Published: 19:29, 04 February 2022
| Updated: 19:36, 04 February 2022
Politicians are sometimes encouraged to ask “what would the man on the Clapham omnibus think?” before launching a major policy – presuming budget cuts have not left passengers stranded.
Perhaps ministers decided that when it came to the unveiling of the government’s flagship “levelling up” masterplan, public approval was already assured.
Who could possibly disapprove of a package of proposals to lift socially deprived areas?
Surely the time had come to iron out regional inequalities and rebalance the national economy away from the south east and London?
Well, yes, there were some fine words to accompany the launch but as everyone knows, fine words butter no White Papers as well as parsnips.
There was entirely predictably a generous smattering of government gobbledygook in the 250-page report accompanying the launch.
There were endless references to missions – as in “the missions will be underpinned by a suite of public metrics to track progress and monitor the evolution of spatial disparities".
And the loquacious minister Michael Gove reached new heights of flowery rhetoric, describing the UK as being like a jet firing on only one engine. Or was it a bus on three wheels?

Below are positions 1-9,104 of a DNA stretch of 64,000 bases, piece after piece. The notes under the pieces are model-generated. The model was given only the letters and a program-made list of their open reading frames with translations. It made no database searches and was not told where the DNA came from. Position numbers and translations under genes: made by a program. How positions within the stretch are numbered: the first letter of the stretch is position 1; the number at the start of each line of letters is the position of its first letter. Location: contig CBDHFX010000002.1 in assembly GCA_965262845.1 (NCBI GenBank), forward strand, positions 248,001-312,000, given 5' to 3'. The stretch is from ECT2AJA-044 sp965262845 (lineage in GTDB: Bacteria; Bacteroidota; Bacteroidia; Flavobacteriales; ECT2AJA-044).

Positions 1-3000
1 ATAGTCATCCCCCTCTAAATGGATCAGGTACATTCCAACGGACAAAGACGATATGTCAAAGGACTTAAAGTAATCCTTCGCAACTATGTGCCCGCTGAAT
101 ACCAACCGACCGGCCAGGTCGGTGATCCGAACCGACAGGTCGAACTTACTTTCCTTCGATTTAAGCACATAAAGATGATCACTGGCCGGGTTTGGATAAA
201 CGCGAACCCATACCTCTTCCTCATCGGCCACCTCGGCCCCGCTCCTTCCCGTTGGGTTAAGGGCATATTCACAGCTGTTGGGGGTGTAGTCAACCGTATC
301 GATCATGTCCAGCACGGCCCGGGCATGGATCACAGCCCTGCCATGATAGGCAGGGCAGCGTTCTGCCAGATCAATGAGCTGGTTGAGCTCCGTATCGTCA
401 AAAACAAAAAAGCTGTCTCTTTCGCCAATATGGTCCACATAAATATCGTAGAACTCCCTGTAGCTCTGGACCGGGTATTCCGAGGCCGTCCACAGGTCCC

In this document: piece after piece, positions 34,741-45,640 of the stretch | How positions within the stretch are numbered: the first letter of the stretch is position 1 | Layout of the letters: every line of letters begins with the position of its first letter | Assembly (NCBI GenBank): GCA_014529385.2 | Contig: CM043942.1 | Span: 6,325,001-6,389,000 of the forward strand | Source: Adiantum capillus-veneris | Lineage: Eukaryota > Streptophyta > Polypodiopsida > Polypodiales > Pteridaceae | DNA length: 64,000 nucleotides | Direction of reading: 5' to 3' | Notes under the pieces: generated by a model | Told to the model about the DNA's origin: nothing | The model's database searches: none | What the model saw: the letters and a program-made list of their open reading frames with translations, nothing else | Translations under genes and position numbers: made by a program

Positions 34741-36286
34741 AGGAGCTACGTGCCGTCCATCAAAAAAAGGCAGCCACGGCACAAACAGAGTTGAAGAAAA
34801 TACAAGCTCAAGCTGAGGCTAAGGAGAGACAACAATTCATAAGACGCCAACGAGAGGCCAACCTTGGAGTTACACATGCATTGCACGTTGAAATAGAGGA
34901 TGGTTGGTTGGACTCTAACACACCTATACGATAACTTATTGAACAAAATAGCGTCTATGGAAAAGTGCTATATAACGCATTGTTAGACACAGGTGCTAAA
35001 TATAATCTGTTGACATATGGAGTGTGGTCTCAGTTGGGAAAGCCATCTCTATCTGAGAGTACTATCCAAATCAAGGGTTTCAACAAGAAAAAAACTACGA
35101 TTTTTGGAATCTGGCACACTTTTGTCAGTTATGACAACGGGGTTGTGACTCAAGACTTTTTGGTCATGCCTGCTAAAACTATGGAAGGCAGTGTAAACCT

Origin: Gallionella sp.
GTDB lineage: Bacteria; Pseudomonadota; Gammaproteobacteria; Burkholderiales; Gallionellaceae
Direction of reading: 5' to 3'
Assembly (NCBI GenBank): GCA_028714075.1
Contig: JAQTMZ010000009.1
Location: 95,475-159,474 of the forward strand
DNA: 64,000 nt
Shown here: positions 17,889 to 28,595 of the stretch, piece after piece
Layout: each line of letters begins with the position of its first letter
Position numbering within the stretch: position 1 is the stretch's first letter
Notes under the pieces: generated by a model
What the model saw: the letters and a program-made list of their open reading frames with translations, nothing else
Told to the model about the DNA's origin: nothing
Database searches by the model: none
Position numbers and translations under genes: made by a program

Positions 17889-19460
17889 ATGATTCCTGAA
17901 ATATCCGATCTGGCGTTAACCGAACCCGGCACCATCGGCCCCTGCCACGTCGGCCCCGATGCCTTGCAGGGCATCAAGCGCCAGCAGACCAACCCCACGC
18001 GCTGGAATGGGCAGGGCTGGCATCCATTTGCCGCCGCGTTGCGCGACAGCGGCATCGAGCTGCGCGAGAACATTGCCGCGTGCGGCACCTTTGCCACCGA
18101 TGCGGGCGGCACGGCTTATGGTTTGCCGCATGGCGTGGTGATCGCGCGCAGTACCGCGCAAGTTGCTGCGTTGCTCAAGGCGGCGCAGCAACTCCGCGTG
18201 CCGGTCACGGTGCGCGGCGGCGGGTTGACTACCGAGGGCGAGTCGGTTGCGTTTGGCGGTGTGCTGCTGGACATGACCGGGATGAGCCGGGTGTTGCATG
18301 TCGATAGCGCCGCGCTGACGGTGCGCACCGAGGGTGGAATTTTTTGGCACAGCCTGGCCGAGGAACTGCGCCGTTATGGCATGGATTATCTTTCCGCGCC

“Levelling up and this White Paper is about ending this historic injustice and calling time on the postcode lottery,” he said.
The elephant in the room was the question of resources: in other words, money.
It turned out that there was none. At least not yet.
As to the detail, the proposals were a little underwhelming. County mayors anyone? We thought not.
And if schools in Kent and Medway were hoping for a significant investment to help improve standards, they will be disappointed.
Neither was in the 55 areas identified by the Department for Education as needing help.
Still, disappointment is likely to be felt by even those who did make the cut.
It left one MP, Thanet South's Craig Mackinlay, questioning the methodology used, perplexed that on the basis of the formula, parts of Dorset were considered to have higher levels of social deprivation than parts of east Kent.
Perhaps we are being too cynical. As the white paper on levelling up puts it: “This is the first time a government has placed narrowing spatial economic disparities at the heart of its agenda.”
Meanwhile, what does the departure of five of the closest aides to the Prime Minister tell us about what is going on in Downing Street?
Clearly there's been a dysfunctional environment at the heart of government.
Beyond that it is almost impossible to say.
Inevitably, there is speculation that they jumped before they were pushed.
Perhaps we will find out once the serial rights to books are sold to newspapers.